Animal Farming: A Bigger EU Climate Crisis Than Automobiles
Emissions from animal farming are more than those from all cars and vans on Europe's roads.
This article was originally published on Thred Media.
Food reform is a key part of the fight to keep global temperatures from rising 2 degrees above pre-industrial levels.
With the potential to mitigate 20% of the global emission reduction needed by 2050, policy makers are being put under pressure to make wholesale changes as shocking reports continue to emerge from the agriculture industry.
The latest exposé arrives courtesy of Greenpeace, which has been shining a light on the impact of meat and dairy production.
Based on data collected from the UN Food and Agriculture Organisation and peer-reviewed scientific research, Greenpeace has discovered that animal farming currently accounts for 17% of EU emissions and a staggering 502 million tons of CO2 per year.
To put this into perspective, the automobile industry — which receives a ton of flack each year in the mainstream media — generates 14.5%.
From 2007 to 2018, yearly emissions from animal farming rose by 6%, the report found, which equates to adding roughly 8.4 million cars to European roads, and sending 3 million commercial airliners on flights the whole circumference of the globe.
“European leaders have danced around the climate impact of animal farming for too long,” said Marco Contiero, Greenpeace EU agriculture policy director. “Science is clear, the numbers as well: we can’t avoid the world of climate breakdown if politicians keep defending industrial production of meat and dairy.”
“Farm animals won’t stop farting and burping — the only way to cut emissions at the levels needed is to cut their numbers,” he added.
Outside of the EU, development banks are struggling to weigh environmental progress against humanitarian work and have compounded the climate issue by investing $2.6 billion in industrial farming to bring meat and dairy to impoverished communities.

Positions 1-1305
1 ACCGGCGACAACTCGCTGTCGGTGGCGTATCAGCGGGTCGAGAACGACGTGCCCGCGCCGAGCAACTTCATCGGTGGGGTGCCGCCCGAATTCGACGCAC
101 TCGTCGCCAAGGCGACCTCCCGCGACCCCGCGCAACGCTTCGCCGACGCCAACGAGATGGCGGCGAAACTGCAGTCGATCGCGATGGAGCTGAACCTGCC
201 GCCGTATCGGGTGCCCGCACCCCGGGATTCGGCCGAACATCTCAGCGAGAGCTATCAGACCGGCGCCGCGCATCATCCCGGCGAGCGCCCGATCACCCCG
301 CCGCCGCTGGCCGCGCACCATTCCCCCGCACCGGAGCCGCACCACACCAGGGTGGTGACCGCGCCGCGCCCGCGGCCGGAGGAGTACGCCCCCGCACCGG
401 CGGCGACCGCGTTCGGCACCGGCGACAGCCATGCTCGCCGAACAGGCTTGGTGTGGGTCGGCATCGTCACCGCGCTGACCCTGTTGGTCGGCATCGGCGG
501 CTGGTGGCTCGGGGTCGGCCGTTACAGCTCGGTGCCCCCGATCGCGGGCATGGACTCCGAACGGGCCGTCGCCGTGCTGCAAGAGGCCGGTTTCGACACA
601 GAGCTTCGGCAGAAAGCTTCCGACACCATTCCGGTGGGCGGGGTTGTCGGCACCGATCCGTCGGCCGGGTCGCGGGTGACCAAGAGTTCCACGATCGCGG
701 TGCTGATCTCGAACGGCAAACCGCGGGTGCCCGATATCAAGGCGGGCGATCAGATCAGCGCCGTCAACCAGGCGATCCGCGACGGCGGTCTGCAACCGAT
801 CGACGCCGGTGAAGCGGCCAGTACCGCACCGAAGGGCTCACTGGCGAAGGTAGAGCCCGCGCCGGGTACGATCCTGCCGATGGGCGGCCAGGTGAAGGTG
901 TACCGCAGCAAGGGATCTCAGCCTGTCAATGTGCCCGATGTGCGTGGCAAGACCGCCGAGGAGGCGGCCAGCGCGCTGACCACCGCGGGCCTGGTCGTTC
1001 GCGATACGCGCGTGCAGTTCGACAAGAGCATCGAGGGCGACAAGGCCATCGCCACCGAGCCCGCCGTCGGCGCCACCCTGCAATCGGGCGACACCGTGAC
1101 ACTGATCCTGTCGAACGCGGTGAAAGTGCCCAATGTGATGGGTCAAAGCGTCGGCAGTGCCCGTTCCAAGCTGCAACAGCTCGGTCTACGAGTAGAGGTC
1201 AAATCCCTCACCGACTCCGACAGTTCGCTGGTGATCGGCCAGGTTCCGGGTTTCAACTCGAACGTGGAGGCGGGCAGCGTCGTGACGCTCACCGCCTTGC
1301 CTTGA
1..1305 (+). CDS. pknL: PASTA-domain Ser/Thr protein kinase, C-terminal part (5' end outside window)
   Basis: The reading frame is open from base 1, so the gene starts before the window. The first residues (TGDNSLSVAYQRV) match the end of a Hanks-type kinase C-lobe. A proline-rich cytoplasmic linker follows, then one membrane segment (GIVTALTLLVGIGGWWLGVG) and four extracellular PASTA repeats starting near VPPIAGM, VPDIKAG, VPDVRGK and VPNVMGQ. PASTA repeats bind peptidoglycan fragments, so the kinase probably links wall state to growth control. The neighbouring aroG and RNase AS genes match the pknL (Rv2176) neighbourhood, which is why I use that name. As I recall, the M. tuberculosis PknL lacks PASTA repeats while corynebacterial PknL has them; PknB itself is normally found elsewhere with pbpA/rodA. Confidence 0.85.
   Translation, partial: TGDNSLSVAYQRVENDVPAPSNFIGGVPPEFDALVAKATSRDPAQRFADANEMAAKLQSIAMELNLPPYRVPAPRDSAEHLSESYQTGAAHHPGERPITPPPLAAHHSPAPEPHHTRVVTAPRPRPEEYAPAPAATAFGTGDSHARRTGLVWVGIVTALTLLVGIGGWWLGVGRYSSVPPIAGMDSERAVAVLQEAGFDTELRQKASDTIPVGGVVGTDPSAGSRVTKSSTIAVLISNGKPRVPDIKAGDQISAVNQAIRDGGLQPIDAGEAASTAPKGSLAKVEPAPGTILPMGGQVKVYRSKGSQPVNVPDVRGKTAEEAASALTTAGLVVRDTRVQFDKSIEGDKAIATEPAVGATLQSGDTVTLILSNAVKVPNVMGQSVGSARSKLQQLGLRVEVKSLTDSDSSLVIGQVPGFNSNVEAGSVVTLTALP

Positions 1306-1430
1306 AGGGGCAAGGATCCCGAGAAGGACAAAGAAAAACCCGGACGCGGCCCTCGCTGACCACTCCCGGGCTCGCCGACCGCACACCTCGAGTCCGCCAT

More sustainable solutions from the food tech sector such as stem cell meat and synthetic vegetables may seem like the obvious answer because they’re less labor inducive, require less acreage, and are cheaper processes than rearing livestock. However, developing countries are as yet lacking the technical experience and scientific resources to implement them in a meaningful way.
Under the 2015 Paris Agreement national leaders are expected to revise and resubmit their climate related progress every five years, and 2020 could mark the year that the EU enforces a bold new climate law.
Ensuring that we have some tangible roadmap to making up the emission deficit by 2025, the committee has pledged to soon put an end to public subsidies for animal farming and instead to concentrate funds on dairy alternatives and considerably reducing the number of animals per farm.
Improving and reducing animal farming has other benefits too, beyond the environment, including in health care and tackling health crises and preventing pandemics.
An estimated 73% of all emerging infectious diseases originate in animals, according to Greenpeace; while it highlights that an “extraordinary” number of viruses are transmitted to humans via livestock species, including coronaviruses and influenza viruses.